“The ADA is the first civil rights law for people with disabilities to have access to life in public spaces — to services and programs of your state and local government, to businesses, to retail, to organizations and nonprofits,” she said. “It’s not about providing extra benefits or giving people with disabilities an extra advantage. It’s just about elevating them to an equal starting place so that they have the same opportunities as everyone else.”

Tell us what you do at Rocky Mountain ADA Center.

I do all of the marketing and communications work. I’m typically going to be the first person you talk to when you come to the ADA Center, whether that’s because you call in or you contact us via the web page or social media. I do technical assistance, and I answer questions about the ADA. I do media interviews, and I help produce our ‘Sign of the Day’ videos for our account on Instagram, which is called Rocky Mountain Daily Signs. Every day there’s a new sign for people trying to learn sign language or teach their kids or just have something extra fun to look at during the day.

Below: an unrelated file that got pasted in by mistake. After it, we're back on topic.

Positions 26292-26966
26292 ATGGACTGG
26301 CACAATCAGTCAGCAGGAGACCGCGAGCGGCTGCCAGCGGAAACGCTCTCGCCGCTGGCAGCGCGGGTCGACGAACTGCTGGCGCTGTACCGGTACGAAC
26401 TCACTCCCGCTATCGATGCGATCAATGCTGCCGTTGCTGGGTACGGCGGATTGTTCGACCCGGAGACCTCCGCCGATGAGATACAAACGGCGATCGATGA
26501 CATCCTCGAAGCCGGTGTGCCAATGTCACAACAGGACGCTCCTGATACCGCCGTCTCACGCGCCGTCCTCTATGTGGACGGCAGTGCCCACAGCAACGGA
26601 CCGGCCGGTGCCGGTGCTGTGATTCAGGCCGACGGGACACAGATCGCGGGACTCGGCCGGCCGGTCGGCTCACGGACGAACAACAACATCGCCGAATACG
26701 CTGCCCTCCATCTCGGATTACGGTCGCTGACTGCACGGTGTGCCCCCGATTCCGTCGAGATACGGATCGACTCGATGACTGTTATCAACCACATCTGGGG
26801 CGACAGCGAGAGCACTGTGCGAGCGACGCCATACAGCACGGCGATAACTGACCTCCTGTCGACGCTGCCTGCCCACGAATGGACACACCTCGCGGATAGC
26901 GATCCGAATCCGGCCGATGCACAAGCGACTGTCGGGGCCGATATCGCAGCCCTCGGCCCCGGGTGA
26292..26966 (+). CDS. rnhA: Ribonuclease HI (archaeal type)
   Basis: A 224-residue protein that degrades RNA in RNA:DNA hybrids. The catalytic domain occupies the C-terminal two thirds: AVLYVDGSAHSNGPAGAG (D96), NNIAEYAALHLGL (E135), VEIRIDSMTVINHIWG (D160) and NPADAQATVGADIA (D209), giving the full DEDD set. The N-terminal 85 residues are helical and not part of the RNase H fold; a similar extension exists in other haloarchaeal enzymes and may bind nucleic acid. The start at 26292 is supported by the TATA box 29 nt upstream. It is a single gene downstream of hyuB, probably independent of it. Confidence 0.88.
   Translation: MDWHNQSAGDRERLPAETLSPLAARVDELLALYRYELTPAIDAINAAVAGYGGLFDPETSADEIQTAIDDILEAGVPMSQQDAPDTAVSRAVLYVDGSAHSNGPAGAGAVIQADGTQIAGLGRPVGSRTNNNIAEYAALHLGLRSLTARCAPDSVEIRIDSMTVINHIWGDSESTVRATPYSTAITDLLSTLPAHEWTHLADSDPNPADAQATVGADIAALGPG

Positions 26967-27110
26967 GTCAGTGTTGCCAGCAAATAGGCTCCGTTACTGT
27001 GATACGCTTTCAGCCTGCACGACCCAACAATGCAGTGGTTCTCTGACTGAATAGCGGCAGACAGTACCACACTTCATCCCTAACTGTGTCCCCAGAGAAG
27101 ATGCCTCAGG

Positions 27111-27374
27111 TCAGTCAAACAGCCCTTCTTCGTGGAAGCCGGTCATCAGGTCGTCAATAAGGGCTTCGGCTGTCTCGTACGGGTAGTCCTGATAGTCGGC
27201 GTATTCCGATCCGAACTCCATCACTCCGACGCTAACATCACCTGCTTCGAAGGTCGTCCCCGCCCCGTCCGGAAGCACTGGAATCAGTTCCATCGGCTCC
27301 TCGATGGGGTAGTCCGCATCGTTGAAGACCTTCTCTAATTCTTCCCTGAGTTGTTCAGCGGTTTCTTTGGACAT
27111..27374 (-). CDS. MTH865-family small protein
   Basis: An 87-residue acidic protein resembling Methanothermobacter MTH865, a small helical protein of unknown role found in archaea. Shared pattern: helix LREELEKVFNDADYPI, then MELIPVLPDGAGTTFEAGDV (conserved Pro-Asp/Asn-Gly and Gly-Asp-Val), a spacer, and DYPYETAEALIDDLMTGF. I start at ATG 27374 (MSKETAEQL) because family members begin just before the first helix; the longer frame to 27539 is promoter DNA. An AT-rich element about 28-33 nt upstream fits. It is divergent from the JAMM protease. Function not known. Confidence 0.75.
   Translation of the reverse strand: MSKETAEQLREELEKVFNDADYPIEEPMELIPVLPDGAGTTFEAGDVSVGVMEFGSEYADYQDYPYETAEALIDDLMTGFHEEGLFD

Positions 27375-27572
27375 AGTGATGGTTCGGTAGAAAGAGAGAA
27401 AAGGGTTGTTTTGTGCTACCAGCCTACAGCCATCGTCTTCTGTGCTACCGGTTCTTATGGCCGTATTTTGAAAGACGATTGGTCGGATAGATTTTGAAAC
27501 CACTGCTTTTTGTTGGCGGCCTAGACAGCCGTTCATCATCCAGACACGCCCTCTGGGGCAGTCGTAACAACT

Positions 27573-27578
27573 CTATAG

Let’s talk about what Rocky Mountain ADA Center does.

The Rocky Mountain ADA Center is one of 10 federally funded ADA centers across the country. We serve Colorado, Montana, Utah, North Dakota, South Dakota and Wyoming. The services we provide are technical assistance, so answers to questions people have about what their rights are under the ADA, what their responsibilities are under the ADA. Do I have to allow service animals in my business? Do I have to have an accessible restroom? Or how many accessible parking spaces do I need? Or how do I talk to my employer about getting a reasonable accommodation? Those are all typical questions.